Dun Building - LINKS

Dun Building
110 Pearl Street, Buffalo, NY

Erected:

1894-95
Restored 1988

Architects:

Green & Wicks

Style:

High rise (not a skyscraper) with Classical ornamentation

Status:


Text Beneath Illustrations


Click on illustrations for larger size -- and additional information

Photo taken about 1975, before the cornice was removed. Photo by Larry Johnson,
Holland, NY

Photo taken about 1975, before the cornice was removed. Photo by Larry Johnson,
Holland, NY

At 10 stories, it was the first Buffalo highrise

Green and Wicks used giant arches to organize the elevations

Applying the Neoclassical style of horizontal buildings to a vertical tower, the facade is divided into a series of multiple-story bands stacked one on top of the other

The protruding cornice originally had supporting modillions similar to the ones above the entrances

Although the building has a supporting steel skeleton, the walls also had to be made load-bearing to give the very narrow structure more bracing against the strong winds off Lake Erie.

Bull's-eye window

Bull's eye window

Bull's eye window

 

Bull's eye window



The Business District of Downtown Buffalo
Buffalo Architecture: A Guide, by Francis R. Kowsky, et. al. Cambridge: MIT Press, 1981, pp. 44-45, 71

It was not until the post-Civil War era that Buffalo developed a specialized central business district, or downtown, as we know it today. Many forces, including a rapidly expanding and increasingly complex economy, contributed to this development,

The city's population grew from 155,000 in 1880 to 256,000 in 1890. This growth, combined with the introduction of the electric streetcar system in the late 1880s, enabled downtown to emerge as the focal point of a metropolitan region, by encouraging residential decentralization while allowing people from all over the city to travel downtown for the price of a nickel. Thousands did, and the changes in land use which which followed were unprecedented.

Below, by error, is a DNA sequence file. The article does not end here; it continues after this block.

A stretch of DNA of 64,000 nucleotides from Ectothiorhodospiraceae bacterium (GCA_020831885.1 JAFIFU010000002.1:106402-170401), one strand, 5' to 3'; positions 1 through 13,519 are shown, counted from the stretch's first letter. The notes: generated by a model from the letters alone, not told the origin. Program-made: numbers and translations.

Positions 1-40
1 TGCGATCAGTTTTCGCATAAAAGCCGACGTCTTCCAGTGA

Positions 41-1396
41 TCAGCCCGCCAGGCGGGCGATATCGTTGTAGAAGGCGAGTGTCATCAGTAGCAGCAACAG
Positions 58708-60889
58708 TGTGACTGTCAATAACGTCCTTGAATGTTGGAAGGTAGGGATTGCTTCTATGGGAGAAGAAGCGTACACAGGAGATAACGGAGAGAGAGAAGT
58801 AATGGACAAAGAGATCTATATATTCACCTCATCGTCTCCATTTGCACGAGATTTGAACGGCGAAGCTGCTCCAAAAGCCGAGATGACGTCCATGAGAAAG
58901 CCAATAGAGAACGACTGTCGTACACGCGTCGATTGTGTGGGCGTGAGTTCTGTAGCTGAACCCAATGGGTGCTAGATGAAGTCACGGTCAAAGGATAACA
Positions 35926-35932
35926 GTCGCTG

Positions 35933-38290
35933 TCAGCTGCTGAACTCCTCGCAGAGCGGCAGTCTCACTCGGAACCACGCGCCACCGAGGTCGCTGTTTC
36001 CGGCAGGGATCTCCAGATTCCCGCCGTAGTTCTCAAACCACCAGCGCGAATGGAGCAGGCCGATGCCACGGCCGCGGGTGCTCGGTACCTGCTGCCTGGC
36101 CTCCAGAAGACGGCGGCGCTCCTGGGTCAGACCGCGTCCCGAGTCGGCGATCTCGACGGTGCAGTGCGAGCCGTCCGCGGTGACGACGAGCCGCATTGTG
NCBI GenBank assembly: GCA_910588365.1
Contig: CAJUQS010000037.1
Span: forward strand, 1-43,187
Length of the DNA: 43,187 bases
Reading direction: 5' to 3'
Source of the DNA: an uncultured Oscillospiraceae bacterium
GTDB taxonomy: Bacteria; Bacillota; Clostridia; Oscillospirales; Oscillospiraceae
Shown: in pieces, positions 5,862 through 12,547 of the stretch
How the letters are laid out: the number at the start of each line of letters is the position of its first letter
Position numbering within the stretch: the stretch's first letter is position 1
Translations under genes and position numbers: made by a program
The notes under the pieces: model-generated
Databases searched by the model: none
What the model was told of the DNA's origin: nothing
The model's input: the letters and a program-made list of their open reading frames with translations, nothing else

One result was that the office tower replaced the church steeple as the symbol of downtown by the early twentieth century. The Dun Building (1894-1895) and the D. S. Morgan Building (1895-1896) towered over their mid-nineteenth-century neighbors on Pearl Street.

Nearby, the Shelton Square area became the center for business headquarters as the Erie County Savings Bank (1890-1893), the Prudential (Guaranty) Building (1895-1896), and the Ellicott Square Building (1895-1896) were constructed. In the process, the remnants of an earlier era, including homes, churches, and small office blocks, were demolished.

Structural steel and elevators were among the major advances in building technology which made the large-scale structures possible. Escalating real estate values in the downtown area also encouraged more intensive land use.

The Dun Building, clad in yellow Roman brick, represents an attempt to apply the principles of neoclassicism, an inherently horizontal style of architecture, to the design of the new tall office building. With questionable results, Green and Wicks emulated the example of George B. Post's New York Produce Exchange (1882) and used giant arches to organize the elevations. The aesthetic problem was matched by a serious structural one. The building's narrow width demanded that special attention be paid to wind bracing. This was achieved by supporting the internal steel frame with exterior load-bearing masonry walls.

The Business of R. G. Dun and Company
Second Looks: A Pictorial History of Buffalo and Erie County, by Scott Eberle and Joseph A. Grande. Donning Co., 1993, p. 166

The Dun Building, at Pearl and Swan streets (now also called the flatiron building) still contributes its distinctive shape to the downtown skyline. It originally housed R. G. Dun and Company, a pioneer in the business of rating the credit of prospective borrowers.